There’s no reason to panic more about VC fund performance — yet
In the end Year, the venture industry has had a difficult time. Many feared that the bull market had pushed prices up to unsustainable levels and that the startup windfall would lead to rounds and cash burn, negatively impacting VC fund performance. But before SVB collapsed, it was doing relatively well.
At least according to a report from the University of California Endowment, the opposite appears to be true. But because this report only looked at funds that went out in 2018 or later—those that haven’t yet reached the critical J-curve—calling these funds “underperforming” doesn’t tell the whole story, because the numbers don’t. The life cycle of the fund is considered.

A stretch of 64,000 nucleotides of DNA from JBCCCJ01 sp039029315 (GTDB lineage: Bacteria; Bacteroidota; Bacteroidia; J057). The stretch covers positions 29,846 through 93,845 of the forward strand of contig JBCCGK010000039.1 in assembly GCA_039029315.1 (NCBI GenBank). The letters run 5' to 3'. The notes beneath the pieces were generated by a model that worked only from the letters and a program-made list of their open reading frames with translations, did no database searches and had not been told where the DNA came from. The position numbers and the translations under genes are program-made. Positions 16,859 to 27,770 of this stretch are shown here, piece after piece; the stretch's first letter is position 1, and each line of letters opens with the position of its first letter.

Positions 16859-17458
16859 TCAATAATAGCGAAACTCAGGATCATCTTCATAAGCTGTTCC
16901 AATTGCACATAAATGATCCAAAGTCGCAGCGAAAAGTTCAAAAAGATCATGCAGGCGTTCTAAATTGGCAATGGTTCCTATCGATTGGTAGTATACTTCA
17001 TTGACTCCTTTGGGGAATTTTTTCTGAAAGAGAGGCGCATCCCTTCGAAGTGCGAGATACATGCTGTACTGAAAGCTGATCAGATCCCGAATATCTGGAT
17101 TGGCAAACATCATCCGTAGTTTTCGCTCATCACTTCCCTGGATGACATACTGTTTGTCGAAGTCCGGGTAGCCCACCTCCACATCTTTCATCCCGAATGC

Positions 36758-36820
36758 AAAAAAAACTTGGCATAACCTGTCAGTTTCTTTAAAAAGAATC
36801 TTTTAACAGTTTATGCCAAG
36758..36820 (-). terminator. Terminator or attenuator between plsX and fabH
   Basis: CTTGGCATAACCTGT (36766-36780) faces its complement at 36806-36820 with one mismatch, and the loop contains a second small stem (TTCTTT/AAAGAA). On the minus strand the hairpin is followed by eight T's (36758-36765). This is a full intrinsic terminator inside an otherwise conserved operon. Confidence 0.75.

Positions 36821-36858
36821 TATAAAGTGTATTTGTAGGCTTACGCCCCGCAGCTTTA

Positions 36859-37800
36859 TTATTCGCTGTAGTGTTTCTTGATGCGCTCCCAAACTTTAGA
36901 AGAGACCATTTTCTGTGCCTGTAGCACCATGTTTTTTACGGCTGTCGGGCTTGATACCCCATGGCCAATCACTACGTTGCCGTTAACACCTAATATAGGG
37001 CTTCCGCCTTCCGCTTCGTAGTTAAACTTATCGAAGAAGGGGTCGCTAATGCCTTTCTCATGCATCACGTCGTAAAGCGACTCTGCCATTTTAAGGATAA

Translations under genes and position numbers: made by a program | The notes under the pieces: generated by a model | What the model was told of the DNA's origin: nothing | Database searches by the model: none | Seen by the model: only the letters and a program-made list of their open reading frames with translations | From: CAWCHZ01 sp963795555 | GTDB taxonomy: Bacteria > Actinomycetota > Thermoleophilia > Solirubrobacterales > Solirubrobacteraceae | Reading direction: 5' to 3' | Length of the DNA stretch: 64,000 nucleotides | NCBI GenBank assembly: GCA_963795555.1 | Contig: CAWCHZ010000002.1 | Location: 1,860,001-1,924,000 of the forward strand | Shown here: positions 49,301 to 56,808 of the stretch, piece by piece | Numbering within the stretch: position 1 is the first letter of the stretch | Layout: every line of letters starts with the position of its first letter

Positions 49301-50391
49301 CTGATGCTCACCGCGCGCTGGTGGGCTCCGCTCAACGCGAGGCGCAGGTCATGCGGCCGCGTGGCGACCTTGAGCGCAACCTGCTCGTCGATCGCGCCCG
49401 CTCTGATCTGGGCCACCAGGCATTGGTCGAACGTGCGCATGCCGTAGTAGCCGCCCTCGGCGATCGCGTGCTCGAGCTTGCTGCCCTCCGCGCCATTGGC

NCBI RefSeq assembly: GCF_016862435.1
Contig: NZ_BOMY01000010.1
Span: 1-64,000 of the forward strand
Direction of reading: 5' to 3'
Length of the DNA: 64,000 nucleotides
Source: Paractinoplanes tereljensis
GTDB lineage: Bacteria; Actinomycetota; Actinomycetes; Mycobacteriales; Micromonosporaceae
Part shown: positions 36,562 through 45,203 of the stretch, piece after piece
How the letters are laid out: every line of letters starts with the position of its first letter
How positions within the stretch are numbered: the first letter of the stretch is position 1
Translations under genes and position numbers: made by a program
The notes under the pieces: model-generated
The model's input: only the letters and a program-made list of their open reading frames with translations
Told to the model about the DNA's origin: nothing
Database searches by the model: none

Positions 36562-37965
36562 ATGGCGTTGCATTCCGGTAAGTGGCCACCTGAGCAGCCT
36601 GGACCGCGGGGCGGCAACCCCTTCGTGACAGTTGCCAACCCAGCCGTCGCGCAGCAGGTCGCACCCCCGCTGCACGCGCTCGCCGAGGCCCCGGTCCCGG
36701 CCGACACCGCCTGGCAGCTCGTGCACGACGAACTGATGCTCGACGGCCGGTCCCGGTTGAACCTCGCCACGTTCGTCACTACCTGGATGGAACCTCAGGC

Let’s break it down. Most fund life cycles are about 10 years, but they don’t start making money right away – by design. A fund typically invests its capital for three to five years, allowing it to “underperform”. Once the fund is deployed, it hits that “J-curve” and begins to see the value of the assets in the fund rise dramatically as they appreciate.
There are ways to obfuscate this timeline: VC firms can sometimes back a relatively early-stage company and exit the investment within 12 months. But 2021 was not normal. Except for the last two years, what’s happening at Sequoia would be completely normal in a healthy market.
So how did most venture funds fare? Really Performing? Data shows that venture funds in general have been doing well, although they have not been immune to market pressures.
A recent PitchBook report looked at the financial performance of all VC funds at all stages, regardless of maturity. The report shows that the rolling one-year IRR was 2.8%, the lowest since Q4 2016, which is not particularly bad for a venture.